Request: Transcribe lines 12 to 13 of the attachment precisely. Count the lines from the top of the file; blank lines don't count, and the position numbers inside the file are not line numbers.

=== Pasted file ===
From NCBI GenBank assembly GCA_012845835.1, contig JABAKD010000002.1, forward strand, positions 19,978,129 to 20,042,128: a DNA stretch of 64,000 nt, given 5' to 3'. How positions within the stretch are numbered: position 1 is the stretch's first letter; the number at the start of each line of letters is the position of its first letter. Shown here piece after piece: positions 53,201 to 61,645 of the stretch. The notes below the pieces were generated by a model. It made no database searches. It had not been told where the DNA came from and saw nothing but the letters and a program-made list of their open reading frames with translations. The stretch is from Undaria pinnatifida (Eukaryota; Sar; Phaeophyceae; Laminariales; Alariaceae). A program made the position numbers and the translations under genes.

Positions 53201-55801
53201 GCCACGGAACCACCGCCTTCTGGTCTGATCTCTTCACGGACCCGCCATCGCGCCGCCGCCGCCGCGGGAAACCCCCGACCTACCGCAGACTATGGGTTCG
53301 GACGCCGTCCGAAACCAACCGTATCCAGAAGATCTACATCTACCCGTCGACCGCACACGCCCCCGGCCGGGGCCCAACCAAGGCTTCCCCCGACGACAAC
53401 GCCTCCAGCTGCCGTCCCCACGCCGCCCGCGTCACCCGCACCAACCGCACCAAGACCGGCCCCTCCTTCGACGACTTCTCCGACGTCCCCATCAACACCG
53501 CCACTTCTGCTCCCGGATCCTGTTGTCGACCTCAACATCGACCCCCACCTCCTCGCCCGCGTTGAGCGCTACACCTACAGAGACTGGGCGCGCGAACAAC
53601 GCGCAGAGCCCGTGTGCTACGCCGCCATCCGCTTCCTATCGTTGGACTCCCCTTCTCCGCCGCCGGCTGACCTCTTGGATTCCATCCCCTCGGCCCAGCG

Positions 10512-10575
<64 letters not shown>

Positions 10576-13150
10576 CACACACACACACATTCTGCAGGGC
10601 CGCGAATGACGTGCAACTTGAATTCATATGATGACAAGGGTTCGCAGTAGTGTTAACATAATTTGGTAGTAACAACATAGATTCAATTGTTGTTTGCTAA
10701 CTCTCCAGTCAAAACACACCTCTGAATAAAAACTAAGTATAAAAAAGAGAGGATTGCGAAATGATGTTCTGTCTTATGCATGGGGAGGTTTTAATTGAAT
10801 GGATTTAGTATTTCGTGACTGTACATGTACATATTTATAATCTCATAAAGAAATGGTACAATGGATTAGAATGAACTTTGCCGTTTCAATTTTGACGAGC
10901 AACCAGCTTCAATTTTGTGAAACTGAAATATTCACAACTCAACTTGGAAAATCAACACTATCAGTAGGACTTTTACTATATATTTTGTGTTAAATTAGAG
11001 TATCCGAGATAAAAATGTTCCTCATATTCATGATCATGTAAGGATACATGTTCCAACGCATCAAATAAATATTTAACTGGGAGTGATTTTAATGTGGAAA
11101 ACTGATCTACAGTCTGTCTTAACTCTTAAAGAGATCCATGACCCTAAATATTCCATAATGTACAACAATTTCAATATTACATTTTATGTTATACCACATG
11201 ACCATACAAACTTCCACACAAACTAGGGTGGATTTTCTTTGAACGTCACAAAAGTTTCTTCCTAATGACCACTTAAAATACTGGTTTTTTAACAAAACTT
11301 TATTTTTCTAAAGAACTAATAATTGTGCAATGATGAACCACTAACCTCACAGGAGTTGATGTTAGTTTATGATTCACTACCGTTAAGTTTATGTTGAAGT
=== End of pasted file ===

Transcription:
10601 CGCGAATGACGTGCAACTTGAATTCATATGATGACAAGGGTTCGCAGTAGTGTTAACATAATTTGGTAGTAACAACATAGATTCAATTGTTGTTTGCTAA
10701 CTCTCCAGTCAAAACACACCTCTGAATAAAAACTAAGTATAAAAAAGAGAGGATTGCGAAATGATGTTCTGTCTTATGCATGGGGAGGTTTTAATTGAAT